Untitled Tiler Peck documentary
A new documentary on NYCB star Tiler Peck is in production. Photo by Paul Kolnik, Courtesy NYCB
Directed by Steven Cantor (who previously directed DANCER) and with actress Elisabeth Moss as an executive producer, the documentary will follow the New York City Ballet star as she prepares for her curatorial debut with BalletNOW, which took place at The Music Center's Dorothy Chandler Pavilion in Los Angeles last July. The program's cast was ridiculously star-studded, with dancers from NYCB, American Ballet Theatre, Paris Opéra Ballet, The Royal Ballet and Dorrance Dance joining Peck. We can't wait to see the backstage shenanigans. Slated for release on Hulu in 2018.
A dance-centric biopic based on Carlos Acosta's memoir—and starring Acosta and his company—is in production. Photo by Kristie Kahns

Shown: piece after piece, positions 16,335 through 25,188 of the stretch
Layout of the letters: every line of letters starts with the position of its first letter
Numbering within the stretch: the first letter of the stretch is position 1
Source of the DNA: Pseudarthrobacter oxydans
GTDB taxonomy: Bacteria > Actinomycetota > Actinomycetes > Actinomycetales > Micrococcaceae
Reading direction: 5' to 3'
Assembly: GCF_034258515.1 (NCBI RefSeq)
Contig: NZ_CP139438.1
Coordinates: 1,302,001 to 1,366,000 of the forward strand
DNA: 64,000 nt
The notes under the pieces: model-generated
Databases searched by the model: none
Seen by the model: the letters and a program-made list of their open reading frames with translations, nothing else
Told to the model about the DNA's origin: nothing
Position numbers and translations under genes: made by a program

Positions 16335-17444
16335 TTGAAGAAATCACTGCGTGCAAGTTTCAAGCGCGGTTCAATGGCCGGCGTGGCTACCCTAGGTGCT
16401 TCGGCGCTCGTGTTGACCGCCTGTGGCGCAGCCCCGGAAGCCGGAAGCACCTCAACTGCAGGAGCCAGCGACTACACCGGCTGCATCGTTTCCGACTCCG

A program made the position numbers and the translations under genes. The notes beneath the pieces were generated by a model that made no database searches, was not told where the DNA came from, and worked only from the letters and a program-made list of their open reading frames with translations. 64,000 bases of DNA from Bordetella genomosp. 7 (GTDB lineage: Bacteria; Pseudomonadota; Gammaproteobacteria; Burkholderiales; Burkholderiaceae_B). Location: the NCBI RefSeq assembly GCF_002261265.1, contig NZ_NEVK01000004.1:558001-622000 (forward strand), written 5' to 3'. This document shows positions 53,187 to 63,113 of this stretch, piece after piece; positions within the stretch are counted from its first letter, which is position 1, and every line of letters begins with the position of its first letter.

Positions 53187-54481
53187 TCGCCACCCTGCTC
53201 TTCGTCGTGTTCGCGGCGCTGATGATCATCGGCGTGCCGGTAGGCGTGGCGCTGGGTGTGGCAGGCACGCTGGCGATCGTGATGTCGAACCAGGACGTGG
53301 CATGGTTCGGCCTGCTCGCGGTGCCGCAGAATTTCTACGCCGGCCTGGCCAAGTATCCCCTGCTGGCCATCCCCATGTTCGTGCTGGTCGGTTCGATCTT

Carlos Acosta will star in this biopic, produced by BBC Films and inspired by his memoir No Way Home, charting his rise to the top of the ballet world. The film's script is from Paul Laverty, best known for his searing, socially conscious work with British director Kenneth Loach. Acosta Danza will also appear in dance sequences choreographed by Acosta. Release date TBA.
Benjamin Millepied is making his feature-film directorial debut with a new Carmen. Photo by Agathe Poupeney, Courtesy Paris Opéra Ballet
Benjamin Millepied's directorial debut for a feature-length film will be a contemporary musical drama inspired by the iconic opera. Millepied will once again choreograph for the big screen (having previously done so for Black Swan) and is working with a creative team that includes composer Nicholas Britell (Moonlight). Filming is expected to begin early this year. Release date TBA.
A few weeks ago, American Ballet Theatre announced the A.B.T. Women's Movement, a new program that will support three women choreographers per season, one of whom will make work on the main company.
"The ABT Women's Movement takes inspiration from the groundbreaking female choreographers who have left a lasting impact on ABT's legacy, including Agnes de Mille and Twyla Tharp," said artistic director Kevin McKenzie in a press release.